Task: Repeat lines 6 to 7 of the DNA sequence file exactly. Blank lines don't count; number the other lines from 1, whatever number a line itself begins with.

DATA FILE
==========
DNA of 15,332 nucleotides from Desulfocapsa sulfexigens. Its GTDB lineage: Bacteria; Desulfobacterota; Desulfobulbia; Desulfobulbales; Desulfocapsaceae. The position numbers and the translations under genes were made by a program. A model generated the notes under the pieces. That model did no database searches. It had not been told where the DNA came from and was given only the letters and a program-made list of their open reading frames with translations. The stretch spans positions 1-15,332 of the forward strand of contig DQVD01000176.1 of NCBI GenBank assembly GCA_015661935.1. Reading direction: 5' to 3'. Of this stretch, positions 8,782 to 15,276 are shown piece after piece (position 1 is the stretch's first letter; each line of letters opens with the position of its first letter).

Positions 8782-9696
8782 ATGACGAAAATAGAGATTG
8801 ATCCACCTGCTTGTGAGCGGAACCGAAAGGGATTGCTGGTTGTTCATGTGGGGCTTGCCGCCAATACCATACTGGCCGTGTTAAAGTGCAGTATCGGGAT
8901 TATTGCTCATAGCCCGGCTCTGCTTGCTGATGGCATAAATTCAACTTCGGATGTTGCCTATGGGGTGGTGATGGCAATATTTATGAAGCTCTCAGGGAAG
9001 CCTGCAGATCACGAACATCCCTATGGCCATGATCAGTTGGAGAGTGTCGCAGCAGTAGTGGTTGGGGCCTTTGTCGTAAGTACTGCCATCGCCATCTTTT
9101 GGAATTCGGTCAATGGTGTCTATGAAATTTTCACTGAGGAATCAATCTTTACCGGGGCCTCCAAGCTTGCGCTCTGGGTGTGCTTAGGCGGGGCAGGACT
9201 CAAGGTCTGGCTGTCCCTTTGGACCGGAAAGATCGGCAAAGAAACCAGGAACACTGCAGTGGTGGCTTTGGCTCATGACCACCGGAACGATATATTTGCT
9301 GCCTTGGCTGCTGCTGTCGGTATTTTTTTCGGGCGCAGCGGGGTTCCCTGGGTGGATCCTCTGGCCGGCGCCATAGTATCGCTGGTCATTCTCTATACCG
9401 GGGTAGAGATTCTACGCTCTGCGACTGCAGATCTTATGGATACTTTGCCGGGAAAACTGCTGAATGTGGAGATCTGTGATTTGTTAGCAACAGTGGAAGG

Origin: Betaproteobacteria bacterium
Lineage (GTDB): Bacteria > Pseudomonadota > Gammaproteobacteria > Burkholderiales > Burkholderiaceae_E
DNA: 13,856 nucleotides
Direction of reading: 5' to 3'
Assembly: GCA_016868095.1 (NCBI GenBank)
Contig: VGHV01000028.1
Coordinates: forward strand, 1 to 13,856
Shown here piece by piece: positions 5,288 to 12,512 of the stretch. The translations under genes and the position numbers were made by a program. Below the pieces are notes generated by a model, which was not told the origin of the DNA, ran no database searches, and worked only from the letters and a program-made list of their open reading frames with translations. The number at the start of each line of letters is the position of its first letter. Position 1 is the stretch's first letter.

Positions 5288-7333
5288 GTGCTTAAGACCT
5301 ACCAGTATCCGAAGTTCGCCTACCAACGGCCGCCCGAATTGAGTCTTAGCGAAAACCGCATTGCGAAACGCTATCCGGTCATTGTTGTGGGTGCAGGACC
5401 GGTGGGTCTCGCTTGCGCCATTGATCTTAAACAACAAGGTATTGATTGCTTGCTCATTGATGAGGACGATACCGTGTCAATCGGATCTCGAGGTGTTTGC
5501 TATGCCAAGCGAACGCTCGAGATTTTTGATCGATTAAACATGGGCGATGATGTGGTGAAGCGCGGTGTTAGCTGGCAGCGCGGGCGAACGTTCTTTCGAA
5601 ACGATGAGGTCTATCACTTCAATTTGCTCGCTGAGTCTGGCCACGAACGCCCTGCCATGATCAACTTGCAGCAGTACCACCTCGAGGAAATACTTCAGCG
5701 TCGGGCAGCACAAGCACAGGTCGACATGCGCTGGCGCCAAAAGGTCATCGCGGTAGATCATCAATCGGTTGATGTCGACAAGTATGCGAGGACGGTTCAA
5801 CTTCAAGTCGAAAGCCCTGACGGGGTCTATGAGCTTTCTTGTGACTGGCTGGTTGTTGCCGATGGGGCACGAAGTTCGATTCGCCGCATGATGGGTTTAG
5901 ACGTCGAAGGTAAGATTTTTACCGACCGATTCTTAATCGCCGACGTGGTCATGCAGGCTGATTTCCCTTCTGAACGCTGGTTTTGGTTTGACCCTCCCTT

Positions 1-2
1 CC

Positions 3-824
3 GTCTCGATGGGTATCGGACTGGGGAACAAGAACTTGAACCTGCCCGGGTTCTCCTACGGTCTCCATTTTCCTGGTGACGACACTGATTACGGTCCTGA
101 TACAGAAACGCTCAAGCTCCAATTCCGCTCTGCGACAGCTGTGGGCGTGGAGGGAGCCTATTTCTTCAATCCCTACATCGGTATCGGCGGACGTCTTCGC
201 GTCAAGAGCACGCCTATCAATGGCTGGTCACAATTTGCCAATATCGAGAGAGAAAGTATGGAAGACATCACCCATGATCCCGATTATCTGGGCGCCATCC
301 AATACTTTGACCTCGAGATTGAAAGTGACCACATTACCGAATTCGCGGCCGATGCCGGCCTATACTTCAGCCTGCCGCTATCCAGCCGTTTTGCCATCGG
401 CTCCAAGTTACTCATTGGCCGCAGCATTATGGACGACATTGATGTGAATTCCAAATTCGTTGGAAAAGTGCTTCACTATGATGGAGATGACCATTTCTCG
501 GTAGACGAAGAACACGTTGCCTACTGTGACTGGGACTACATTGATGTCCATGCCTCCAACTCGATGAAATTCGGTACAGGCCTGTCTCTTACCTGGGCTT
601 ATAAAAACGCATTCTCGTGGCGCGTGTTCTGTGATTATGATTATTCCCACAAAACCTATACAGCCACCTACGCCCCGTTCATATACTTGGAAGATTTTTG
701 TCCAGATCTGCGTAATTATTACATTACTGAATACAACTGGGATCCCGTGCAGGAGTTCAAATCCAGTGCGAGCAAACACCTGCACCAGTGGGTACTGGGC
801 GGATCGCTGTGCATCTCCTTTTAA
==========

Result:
9001 CCTGCAGATCACGAACATCCCTATGGCCATGATCAGTTGGAGAGTGTCGCAGCAGTAGTGGTTGGGGCCTTTGTCGTAAGTACTGCCATCGCCATCTTTT
9101 GGAATTCGGTCAATGGTGTCTATGAAATTTTCACTGAGGAATCAATCTTTACCGGGGCCTCCAAGCTTGCGCTCTGGGTGTGCTTAGGCGGGGCAGGACT